In each Internet Peering Ecosystem the Tier 1 ISP is at the top of the pyramid.
Definition: A Tier 1 ISP is an ISP that has access to the entire Internet Region routing table only through its settlement-free peering relationships.
The term “Tier 1 ISP” has been an overloaded and misused term in the industry. The term has been used to communicate everything from scope (“global”) to quality (“top-notch”).
In this book, however, the term “Tier 1 ISP” has an objective, functional definition, which includes a litmus test that can be used to determine a participant’s position, corresponding motivation, and expected behavior.
The Tier 1 ISP litmus test is whether an ISP pays to reach any destination within a particular Internet Region. If the ISP requires anything more than its free and reciprocal peering arrangements, it is not a Tier 1 ISP in that Internet Region.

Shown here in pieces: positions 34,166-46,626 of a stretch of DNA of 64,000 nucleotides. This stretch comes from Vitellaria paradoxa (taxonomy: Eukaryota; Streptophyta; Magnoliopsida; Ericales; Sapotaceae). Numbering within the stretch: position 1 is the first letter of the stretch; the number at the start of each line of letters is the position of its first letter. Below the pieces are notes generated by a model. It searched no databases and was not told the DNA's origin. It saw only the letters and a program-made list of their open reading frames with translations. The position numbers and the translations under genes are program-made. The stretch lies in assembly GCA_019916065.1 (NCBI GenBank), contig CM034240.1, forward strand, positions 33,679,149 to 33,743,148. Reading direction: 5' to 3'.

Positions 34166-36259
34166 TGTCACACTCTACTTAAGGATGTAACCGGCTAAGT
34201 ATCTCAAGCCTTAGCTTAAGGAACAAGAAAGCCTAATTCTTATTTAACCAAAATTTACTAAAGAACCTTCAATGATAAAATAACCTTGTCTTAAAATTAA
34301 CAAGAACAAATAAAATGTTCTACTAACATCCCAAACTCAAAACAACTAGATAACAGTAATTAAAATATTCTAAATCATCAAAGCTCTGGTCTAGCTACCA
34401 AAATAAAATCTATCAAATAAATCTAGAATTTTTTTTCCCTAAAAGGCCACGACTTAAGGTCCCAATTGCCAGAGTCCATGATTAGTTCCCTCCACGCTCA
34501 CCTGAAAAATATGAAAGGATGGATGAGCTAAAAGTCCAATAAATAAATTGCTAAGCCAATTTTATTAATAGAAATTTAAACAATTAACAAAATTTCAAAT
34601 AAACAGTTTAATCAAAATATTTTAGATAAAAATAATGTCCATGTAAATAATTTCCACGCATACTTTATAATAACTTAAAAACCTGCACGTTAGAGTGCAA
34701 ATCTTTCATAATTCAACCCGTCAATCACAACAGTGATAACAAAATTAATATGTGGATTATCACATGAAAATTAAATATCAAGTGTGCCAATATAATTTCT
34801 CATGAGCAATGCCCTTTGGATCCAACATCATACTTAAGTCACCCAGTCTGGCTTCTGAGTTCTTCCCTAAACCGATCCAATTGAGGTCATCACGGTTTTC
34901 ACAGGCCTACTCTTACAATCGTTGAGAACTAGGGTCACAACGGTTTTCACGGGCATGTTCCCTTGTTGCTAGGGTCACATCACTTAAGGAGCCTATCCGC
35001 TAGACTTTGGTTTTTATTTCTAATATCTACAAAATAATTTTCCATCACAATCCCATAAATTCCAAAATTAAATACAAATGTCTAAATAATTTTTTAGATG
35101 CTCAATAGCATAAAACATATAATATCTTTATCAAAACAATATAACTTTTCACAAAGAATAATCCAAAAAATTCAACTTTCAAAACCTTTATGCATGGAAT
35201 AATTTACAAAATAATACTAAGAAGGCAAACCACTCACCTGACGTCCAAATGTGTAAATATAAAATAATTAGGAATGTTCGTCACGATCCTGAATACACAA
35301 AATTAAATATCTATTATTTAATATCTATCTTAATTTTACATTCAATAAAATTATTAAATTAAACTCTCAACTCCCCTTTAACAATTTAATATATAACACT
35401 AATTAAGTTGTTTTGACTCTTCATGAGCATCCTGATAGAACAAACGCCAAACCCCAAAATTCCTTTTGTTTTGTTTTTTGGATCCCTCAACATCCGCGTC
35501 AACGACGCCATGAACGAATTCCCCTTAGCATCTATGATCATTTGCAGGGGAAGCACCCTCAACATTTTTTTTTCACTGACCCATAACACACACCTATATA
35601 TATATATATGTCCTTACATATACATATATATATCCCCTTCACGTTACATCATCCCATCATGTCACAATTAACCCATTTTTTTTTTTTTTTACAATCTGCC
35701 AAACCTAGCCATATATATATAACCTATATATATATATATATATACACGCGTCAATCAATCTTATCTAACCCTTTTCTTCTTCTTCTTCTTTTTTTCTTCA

So that you may identify this species in the wild, Figure 9-2 shows a model of the Tier 1 ISP.
Figure 9-2. The Tier 1 ISP model.
The Tier 1 ISP model has three elements:
We will discuss each of these interconnections in turn.
Transit Customer Links. Shown as attached lines underneath the ISP core routers, transit customers connect either directly to the core routers or, more commonly, to tributary routers that feed into the core router.
Peering Interconnections. Each interconnect link needs to have enough capacity to handle the aggregate traffic to and from the other Tier 1 ISPs.
Backbone Links. The lines on the left side of the Tier 1 ISP model represent the backbone connections linking the Tier 1 ISP’s core routers together. The core routers and links together make up the core of the Tier 1 ISP’s transit network. These links must have the capacity to carry the aggregate traffic across the core and on to the end customers.
Figure 9-3 shows the full-mesh nature of Tier 1 ISP interconnections. For simplicity, not all Tier 1 ISPs in the U.S. are included in the figure.
Figure 9-3. Tier 1 ISPs interconnect in a full mesh topology.